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Sweet Spot

Carolyn Jung | November 14, 2016 | Story Restaurants National

If he bakes it, they will come. Such has been the response to the pop-up bake sales that pastry chef John Shelsta began hosting this summer on Saturday mornings at Zola restaurant in downtown Palo Alto. As word has spread, so too have the lines around the corner in sugary suspense. From as far away as San Francisco and Gilroy, they come for picture-perfect croissants, shatteringly crisp kouign-amanns, monster-size chocolate-toffee cookies and anything else dreamed up by Shelsta. After all, when you’ve trained under San Francisco superstar bakers William Werner of Craftsman and Wolves, Belinda Leong of B. Patisserie and Greg Mindel of Neighbor Bakehouse, people take notice. “I still have a hard time wrapping my head around what’s happening,” says Shelsta. “It’s left me speechless.”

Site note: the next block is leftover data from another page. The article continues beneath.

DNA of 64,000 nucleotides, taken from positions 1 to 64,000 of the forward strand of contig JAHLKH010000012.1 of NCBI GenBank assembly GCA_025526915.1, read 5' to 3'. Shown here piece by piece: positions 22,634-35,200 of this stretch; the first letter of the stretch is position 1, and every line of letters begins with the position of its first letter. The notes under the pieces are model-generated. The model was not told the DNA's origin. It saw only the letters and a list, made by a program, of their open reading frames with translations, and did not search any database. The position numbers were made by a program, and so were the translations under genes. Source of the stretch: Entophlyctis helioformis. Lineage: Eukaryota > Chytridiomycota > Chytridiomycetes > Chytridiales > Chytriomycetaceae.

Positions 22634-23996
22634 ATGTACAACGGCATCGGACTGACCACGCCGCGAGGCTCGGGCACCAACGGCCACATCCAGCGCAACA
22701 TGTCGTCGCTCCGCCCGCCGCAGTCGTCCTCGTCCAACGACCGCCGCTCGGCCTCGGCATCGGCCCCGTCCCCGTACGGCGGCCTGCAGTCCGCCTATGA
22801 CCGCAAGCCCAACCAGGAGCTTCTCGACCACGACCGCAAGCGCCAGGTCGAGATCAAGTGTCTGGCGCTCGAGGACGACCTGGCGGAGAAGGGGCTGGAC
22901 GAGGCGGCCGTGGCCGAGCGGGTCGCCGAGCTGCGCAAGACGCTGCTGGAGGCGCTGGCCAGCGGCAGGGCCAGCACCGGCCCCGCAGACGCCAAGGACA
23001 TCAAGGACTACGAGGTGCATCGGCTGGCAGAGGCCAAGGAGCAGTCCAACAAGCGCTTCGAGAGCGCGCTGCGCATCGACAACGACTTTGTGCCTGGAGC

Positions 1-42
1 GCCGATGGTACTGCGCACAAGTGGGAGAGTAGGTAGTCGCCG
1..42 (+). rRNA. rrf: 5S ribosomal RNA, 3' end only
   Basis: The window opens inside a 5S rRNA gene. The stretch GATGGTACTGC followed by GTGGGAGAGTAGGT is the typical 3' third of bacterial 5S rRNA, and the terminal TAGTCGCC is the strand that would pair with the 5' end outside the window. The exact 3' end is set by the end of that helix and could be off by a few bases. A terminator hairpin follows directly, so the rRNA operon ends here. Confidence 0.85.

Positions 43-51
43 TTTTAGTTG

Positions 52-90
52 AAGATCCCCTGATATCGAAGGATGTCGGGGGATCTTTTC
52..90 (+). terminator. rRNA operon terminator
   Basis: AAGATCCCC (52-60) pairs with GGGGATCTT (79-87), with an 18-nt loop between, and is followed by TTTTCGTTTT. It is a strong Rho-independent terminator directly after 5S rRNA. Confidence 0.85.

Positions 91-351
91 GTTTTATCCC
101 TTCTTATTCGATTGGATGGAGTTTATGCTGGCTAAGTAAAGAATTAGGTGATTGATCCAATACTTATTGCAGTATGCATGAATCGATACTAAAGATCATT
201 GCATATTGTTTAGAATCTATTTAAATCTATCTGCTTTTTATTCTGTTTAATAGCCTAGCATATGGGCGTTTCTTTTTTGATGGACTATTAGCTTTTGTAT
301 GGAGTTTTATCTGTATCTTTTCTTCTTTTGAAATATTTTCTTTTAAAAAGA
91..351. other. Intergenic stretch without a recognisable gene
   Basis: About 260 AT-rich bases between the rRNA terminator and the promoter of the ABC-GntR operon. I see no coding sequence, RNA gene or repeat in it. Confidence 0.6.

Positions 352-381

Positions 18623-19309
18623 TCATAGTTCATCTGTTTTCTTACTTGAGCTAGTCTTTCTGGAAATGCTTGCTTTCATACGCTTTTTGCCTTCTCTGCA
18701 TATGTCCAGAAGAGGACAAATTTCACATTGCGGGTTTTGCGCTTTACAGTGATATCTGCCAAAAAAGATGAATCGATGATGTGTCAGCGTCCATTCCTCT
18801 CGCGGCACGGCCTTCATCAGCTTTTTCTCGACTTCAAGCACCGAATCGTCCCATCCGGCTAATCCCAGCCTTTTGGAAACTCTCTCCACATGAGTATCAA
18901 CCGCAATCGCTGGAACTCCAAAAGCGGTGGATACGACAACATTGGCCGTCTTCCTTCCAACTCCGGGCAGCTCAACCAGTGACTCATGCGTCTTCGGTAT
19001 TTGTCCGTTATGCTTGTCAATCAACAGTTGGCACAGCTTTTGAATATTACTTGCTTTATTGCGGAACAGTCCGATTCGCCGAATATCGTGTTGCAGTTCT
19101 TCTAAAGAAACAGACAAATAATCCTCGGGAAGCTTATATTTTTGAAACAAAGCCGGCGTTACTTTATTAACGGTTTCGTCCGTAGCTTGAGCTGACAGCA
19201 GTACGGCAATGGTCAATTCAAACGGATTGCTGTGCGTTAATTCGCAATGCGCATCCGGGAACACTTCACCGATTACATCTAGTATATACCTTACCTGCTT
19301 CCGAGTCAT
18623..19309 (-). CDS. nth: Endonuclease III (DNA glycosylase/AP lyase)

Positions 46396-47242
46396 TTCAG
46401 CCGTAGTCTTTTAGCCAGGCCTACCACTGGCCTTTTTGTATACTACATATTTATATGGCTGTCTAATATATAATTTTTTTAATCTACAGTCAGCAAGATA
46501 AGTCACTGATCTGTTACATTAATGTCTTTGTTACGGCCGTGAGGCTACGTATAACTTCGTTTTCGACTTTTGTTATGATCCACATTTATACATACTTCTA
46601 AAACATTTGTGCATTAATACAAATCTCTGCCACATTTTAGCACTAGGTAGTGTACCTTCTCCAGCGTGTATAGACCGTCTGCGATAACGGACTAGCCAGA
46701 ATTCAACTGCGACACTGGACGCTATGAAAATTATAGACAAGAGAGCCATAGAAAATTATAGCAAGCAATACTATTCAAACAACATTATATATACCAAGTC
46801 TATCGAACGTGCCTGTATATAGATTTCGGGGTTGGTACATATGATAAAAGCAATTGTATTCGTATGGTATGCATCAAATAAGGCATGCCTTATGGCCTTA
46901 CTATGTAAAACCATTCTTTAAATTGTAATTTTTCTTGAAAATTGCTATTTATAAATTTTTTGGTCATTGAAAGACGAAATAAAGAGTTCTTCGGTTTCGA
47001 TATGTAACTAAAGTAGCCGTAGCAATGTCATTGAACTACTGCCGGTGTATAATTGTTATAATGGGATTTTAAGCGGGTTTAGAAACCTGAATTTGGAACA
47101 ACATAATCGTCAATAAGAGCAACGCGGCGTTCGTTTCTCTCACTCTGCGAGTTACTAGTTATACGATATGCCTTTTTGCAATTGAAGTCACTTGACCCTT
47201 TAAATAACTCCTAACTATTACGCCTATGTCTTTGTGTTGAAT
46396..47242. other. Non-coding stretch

The 1,000 baked goods, about 21 different types priced from $3 to $6, sell out every time. All are made by hand by Shelsta, with assistance from Mimi Mendoza, who, until recently, was the pastry chef of Chez TJ in Mountain View. Shelsta makes the fresh pastries in a borrowed kitchen—Howie’s Artisan Pizza in Redwood City that’s temporarily closed, where he once was head chef—during a 24-hour marathon baking session. “His stuff is incredible and rivals the best I’ve had in Paris,” says Zola owner Guillaume Bienaimé, former executive chef of Marché in Menlo Park, where Shelsta got his start as a cook. Shelsta hopes to eventually open his own cafe on the Peninsula to serve brunch, lunch and, of course, superlative pastries. “I just fell in love with working with dough,” he says. “It’s very exacting. You can do so many things with it. It’s like a canvas.” Look for pop-ups by this Dali of dough on Nov. 19 and Dec. 17. For dates in 2017, email to receive his newsletter.

Originally published in the November issue of Silicon Valley

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